As the economic fallout from efforts to contain COVID-19 rapidly develops, Federal financial institution regulators have moved quickly with a series of pronouncements to provide guidance to institutions on dealing with borrowers impacted by COVID-19.  To date, federal banking regulators and the Conference of State Bank Supervisors have provided general directives, “encouraging” financial institutions to work with affected customers and suggesting possible steps to be taken. Set forth here is a brief summary of key pronouncements from the agencies concerning borrowers affected by COVID-19.

Some states and local jurisdictions are implementing mandatory requirements that might impact foreclosures and evictions.  Please contact us for details regarding particular jurisdictions.

Statements Issued by the Federal bank regulators (the FDIC, Federal Reserve, OCC, CFPB, and National Credit Union Administration) and the Conference of State Bank Supervisors.

March 9 – Joint Press Release of the  Federal Reserve, OCC, FDIC, National Credit Union Administration, CFPB, and Conference of State Bank Supervisors.

March 13 –  Federal Reserve, OCC, FDIC, National Credit Union Administration, CFPB, and Conference of State Bank Supervisors; Pandemic Planning: Working With Customers Affected by Coronavirus and Regulatory and Supervisory Assistance.  Click HERE.

March 19 – Federal Reserve, OCC and FDIC:  Joint Statement on CRA Consideration for Activities in Response to COVID-19.

March 19 – FDIC:  updated Frequently Asked Questions for Financial Institutions Affected by the Coronavirus Disease.  Click HERE.

March 22 –  Federal Reserve, OCC, FDIC, National Credit Union Administration, CFPB, Conference of State Bank Supervisors:  Interagency Statement on Loan Modifications and Reporting for Financial Institutions Working with Customers Affected by the Coronavirus. Click HERE.

Uniform Statements From All of These Agencies – No Criticism if Prudently Assisting Borrowers Affected by COVID-19, No Obligation to Report As Past Due.

In these statements, all of these agencies “encourage” financial institutions to work prudently with borrowers who cannot or may not be able to meet contractual obligations due to the effects of COVID-19, and offer assurances that they will not criticize institutions that mitigate credit risk consistent with safe and sound practices.

All these agencies state that financial institutions are not expected to designate loans with deferrals granted due to COVID-19 as past due because of the deferral.   Further, the FDIC’s FAQ’s address how to report delinquencies.  Financial institutions may want to consider addressing deferred or skipped payments by  extending the original maturity date or making the payments due on a balloon payment at the maturity date of the loan.  If borrowers were current before COVID-19, and then receive accommodations as a result of the effects of COVID-19, they generally should not be reported as past due.  Institutions should consult GAAP rules and regulatory requirements.  If a borrower was delinquent when the COVID-19 crisis started, the delinquent reporting should be for only the period before the crisis.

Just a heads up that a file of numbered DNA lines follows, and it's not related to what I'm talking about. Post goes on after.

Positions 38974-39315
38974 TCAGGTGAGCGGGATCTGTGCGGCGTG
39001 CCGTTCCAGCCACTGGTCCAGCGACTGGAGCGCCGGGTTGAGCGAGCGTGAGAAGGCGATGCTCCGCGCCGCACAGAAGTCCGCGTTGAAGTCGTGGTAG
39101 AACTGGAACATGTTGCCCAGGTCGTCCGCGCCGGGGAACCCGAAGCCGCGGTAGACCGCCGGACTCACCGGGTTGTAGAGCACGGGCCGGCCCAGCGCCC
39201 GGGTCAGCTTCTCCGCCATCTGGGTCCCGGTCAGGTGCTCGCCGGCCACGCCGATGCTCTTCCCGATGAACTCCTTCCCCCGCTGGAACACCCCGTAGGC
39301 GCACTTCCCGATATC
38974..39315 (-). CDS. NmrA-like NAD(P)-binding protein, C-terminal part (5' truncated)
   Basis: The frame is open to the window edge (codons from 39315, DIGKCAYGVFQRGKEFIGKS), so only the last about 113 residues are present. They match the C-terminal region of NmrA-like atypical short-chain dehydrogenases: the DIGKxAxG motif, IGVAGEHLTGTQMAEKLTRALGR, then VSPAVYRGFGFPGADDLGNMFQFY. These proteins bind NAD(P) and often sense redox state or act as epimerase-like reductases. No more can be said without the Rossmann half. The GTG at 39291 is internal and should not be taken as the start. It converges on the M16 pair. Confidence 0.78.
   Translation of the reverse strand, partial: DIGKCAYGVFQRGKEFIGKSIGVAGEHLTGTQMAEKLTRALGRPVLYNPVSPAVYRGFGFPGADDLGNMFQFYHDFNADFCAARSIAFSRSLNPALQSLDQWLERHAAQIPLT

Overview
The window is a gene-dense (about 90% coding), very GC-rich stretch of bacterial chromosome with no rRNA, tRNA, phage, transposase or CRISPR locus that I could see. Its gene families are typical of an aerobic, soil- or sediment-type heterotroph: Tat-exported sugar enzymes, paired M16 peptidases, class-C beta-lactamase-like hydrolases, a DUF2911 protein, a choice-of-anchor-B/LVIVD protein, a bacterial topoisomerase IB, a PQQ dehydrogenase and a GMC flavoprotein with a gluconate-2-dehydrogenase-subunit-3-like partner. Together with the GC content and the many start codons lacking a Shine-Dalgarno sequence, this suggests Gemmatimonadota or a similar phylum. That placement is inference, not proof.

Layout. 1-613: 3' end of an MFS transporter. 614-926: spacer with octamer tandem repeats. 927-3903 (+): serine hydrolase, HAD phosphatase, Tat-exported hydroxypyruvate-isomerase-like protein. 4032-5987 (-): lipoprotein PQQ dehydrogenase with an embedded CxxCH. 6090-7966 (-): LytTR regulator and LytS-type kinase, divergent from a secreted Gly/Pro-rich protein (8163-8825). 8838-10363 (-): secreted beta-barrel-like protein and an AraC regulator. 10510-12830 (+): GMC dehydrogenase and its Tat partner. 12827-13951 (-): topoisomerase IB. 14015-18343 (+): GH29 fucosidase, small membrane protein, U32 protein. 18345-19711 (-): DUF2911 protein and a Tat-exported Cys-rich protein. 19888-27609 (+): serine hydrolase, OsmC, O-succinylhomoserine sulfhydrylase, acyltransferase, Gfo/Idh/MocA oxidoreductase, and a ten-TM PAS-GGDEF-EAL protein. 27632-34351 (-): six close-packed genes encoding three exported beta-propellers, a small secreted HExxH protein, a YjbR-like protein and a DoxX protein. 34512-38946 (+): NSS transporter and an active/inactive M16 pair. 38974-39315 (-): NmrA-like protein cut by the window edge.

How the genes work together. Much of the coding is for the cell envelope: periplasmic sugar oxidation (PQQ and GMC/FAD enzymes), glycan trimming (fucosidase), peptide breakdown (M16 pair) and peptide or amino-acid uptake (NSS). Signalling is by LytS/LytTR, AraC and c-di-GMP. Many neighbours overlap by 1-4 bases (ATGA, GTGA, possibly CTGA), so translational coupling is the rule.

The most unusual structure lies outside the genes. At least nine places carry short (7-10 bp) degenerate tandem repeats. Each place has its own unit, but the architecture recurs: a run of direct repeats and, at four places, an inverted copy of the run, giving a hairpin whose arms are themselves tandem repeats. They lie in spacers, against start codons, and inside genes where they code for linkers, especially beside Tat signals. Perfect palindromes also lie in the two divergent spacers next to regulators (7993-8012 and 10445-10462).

FDIC, OCC and Federal Reserve – Examples of Activities Financial Institutions May Undertake to Assist Borrowers.

The three agencies provide examples of the efforts financial institutions are encouraged to engage in. They may include, but are not limited to:

  • Waiving certain fees, such as ATM fees, overdraft fees, late payment charges on credit cards and other loans,
  • Waiving early withdrawal penalties on time deposits.
  • Increasing ATM daily withdrawal limits.
  • Increasing credit card limits for worthy customers.
  • Offering payment accommodations (such as deferring or skipping payments or extending due dates) to avoid delinquencies and negative credit bureau reporting caused by COVID-19 related disruptions.
  • Modifications of loans as appropriately determined on an individual basis.

FDIC, OCC and Federal Reserve on CRA

The March 19 CRA statement encouraged financial institutions to work with customers and communities, especially those that are low- and moderate-income. The regulators stated that they will favorably consider such activities in an institution’s assessment area for CRA purposes.